Parisa Mahboubi is a Senior Policy Analyst at the C.D. Howe Institute.
The largest one-time increase in the minimum-wage rate that any province experienced over the past two decades happened in Ontario at the beginning of the year. The early results are in: As anticipated, it has caused a reduction in youth employment, but this dramatic minimum-wage increase has also extensively hurt the employment of older workers.
The Ontario government increased its minimum wage to $14 an hour on Jan. 1 from $11.40 an hour; a 23-per-cent boost. The real impact of a higher minimum wage, however, depends on how businesses absorb the increase in operating expenses when labour costs go up.
Did employers cut back on the number of workers?
Comparing the pre- and post-January three-month averages of the number of employed persons in the Labour Force Survey shows Canada lost 260,000 full-time jobs in the first quarter of 2018. Part-time jobs fell too, by 29,000. Of the total reductions in full-time and part-time employment, 43 per cent and 70 per cent, respectively, were from Ontario. The greater Ontario share of part-time employment loss can probably be attributed to its minimum-wage increase since minimum-wage earners are more likely to hold part-time positions.
In Canada, employment declined across all age groups except among adults aged 25 to 54 in part-time employment for whom there were 18,000 new jobs. However, there was no contribution from Ontario, which experienced about 500 job losses.
Canada as a whole, however, lost about 25,000 full-time jobs among adults aged 55 and older. Ontario was solely responsible for this decline since its loss of 39,000 full-time positions offset all employment gains among adults aged 55 and older in the rest of the country.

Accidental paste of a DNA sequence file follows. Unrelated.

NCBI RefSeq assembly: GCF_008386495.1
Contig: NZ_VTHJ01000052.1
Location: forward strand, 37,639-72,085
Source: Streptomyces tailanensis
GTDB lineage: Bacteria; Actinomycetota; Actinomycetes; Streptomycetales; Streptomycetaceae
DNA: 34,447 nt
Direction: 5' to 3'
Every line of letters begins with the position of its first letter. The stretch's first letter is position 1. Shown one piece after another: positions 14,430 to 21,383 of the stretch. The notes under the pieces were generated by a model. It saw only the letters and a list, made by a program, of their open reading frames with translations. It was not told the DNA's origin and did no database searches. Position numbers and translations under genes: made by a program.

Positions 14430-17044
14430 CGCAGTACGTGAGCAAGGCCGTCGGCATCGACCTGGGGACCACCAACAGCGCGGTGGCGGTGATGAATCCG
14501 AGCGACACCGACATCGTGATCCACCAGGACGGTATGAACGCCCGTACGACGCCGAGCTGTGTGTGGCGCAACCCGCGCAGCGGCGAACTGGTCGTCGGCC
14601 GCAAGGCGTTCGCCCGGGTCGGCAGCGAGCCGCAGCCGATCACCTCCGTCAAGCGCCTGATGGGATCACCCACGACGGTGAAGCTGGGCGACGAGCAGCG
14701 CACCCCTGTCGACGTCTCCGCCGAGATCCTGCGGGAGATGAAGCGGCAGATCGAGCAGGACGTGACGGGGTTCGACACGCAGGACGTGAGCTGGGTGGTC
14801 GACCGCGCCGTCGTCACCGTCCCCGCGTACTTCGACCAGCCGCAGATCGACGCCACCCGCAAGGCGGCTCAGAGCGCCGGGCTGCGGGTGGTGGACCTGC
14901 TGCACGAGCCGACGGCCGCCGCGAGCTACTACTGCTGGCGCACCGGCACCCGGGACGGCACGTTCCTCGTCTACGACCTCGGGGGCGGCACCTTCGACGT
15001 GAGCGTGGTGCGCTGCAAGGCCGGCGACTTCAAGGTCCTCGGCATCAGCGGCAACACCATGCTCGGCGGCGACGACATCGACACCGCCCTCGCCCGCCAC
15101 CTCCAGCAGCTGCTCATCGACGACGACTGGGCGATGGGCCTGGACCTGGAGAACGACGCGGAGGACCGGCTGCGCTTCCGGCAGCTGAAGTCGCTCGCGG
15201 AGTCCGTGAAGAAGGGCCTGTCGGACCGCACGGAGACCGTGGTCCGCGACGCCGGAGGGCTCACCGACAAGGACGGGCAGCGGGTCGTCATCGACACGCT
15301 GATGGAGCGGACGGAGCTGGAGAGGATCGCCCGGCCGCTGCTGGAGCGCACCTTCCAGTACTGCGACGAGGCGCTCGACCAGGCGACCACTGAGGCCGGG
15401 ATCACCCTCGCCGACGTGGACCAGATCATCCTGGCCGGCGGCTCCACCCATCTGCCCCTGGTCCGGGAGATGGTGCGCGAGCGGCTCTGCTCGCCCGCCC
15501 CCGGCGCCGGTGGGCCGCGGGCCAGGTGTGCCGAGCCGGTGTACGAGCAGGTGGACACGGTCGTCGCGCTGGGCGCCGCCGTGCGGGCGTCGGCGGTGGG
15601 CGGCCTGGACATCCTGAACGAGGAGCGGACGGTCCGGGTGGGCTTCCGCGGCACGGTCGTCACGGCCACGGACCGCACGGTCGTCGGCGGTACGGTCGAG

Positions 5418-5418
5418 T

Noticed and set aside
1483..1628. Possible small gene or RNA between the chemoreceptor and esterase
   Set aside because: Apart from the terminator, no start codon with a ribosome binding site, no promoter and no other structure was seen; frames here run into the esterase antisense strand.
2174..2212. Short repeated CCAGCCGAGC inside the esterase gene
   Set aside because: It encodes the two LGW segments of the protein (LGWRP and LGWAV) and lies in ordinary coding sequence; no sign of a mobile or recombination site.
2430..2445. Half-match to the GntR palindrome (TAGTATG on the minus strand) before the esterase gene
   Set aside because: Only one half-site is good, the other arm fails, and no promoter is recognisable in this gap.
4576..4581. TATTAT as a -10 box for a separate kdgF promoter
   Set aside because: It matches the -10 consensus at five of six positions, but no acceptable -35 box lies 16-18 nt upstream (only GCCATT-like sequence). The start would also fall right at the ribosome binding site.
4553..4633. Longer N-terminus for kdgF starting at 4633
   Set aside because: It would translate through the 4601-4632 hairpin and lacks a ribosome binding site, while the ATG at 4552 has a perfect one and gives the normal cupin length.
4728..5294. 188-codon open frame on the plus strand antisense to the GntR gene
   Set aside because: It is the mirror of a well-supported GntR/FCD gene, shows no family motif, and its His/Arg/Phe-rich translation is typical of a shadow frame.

The reduction in employment of full-time workers aged 55 and older in Ontario is surprising since minimum-wage increases have historically had positive impacts on employment. This observation can imply that the substantial minimum-wage hike in Ontario has extended its impacts to full-time employment of older adults, particularly among those aged 55 to 65.
According to previous Canadian studies, minimum-wage increases disproportionately affect employment of teens. Ontario’s minimum-wage increase also seems to have the largest impact on young people (15 to 24 years old). As opposed to the rest of Canada, the largest employment losses in Ontario were among youth followed by older adults over 54 while those aged 24 to 54 experienced a negligible reduction in full-time and part-time employment.
A recent publication by Statistics Canada looks closely at the age distribution and family types of minimum-wage earners. It showed that there has been a shift in the composition of minimum-wage earners from youth toward older workers as a consequence of the latest minimum-wage increases in Canada.
The question now is how government can help low-income earners without affecting their employment. The new government of Ontario has proposed a minimum-wage tax credit in lieu of the previously scheduled minimum wage boost in 2019. However, a minimum-wage tax credit poses some challenges, such as who should be included to ensure its fairness and how to eliminate any disincentive effects on behaviour of other low-income earners. For example, this policy would hurt those who earn slightly above the minimum wage as they would not receive a minimum-wage tax credit and it would, therefore, create an incentive for workers to remain at the minimum-wage rate. As such, a tax credit that takes into account all low-income earners is more effective.
The January minimum-wage increase in Ontario has affected the employment of workers in a broad age range. Alternative policies to provide financial support for low-income families without causing any employment loss or distorting incentives to work might include a tax credit that includes income-tested clawbacks.